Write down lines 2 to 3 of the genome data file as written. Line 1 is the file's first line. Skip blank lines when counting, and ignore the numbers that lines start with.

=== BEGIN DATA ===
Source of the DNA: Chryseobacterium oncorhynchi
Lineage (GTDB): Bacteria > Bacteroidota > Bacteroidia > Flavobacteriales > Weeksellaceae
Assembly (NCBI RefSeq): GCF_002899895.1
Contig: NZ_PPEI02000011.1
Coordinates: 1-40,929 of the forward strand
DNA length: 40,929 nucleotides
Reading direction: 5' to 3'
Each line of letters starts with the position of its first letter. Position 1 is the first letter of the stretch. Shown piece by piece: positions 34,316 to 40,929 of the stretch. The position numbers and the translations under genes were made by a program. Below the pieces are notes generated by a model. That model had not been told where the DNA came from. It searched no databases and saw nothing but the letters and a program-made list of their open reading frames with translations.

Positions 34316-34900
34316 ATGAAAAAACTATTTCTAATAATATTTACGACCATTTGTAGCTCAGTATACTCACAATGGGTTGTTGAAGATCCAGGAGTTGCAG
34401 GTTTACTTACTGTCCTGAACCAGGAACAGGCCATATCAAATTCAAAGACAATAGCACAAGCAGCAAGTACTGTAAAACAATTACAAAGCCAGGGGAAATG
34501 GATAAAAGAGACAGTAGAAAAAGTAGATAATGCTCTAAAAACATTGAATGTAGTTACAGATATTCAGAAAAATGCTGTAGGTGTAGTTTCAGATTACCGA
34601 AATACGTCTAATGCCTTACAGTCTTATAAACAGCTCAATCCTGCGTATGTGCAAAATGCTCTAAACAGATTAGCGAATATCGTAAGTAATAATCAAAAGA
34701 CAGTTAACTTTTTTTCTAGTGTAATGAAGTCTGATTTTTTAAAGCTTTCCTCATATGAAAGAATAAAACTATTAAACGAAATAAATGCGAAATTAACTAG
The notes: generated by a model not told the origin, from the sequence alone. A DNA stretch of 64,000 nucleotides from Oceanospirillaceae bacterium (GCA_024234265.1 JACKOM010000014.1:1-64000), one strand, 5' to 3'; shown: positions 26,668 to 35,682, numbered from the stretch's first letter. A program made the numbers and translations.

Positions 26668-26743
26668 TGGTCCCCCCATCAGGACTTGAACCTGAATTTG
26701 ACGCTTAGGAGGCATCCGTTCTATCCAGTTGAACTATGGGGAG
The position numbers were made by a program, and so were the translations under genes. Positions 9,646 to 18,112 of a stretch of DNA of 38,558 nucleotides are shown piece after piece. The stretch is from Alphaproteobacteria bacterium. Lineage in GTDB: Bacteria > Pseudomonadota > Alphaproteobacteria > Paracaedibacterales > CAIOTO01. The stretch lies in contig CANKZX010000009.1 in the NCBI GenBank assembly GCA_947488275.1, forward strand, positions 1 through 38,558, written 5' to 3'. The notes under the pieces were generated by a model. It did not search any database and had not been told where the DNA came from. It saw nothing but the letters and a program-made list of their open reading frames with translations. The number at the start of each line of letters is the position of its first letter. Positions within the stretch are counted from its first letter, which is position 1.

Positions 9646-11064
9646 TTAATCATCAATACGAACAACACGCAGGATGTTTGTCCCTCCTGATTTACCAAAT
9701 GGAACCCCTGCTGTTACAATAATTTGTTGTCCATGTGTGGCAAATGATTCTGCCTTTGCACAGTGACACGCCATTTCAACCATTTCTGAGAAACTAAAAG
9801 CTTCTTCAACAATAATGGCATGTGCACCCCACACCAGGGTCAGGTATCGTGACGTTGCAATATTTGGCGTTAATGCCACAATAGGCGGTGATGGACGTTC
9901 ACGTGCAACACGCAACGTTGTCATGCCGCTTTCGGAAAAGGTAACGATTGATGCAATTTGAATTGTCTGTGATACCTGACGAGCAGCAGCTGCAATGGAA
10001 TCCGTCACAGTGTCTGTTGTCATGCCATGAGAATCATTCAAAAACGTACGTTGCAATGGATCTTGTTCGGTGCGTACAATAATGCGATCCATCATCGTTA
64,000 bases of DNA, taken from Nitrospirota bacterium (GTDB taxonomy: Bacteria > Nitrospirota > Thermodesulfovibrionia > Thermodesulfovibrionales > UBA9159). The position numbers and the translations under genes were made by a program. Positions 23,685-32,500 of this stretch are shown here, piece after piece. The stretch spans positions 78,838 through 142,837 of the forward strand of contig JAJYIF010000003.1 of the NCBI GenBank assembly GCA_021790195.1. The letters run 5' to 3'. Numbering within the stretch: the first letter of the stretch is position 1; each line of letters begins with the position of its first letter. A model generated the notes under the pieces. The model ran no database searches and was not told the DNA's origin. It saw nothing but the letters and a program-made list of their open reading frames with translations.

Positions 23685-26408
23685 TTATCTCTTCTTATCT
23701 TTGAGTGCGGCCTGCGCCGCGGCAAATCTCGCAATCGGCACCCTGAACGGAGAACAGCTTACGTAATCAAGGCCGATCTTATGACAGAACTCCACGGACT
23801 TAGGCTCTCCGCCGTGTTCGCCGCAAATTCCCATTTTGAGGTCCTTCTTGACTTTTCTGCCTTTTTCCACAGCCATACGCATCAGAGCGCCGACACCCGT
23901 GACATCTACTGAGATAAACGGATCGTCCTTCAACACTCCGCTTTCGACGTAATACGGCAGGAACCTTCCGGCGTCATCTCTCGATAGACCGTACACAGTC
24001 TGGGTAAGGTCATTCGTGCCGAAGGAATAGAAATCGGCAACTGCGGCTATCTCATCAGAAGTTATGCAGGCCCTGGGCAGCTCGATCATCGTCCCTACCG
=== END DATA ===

Lineage (GTDB): Bacteria > Bacteroidota > Bacteroidia > Flavobacteriales > Weeksellaceae
Assembly (NCBI RefSeq): GCF_002899895.1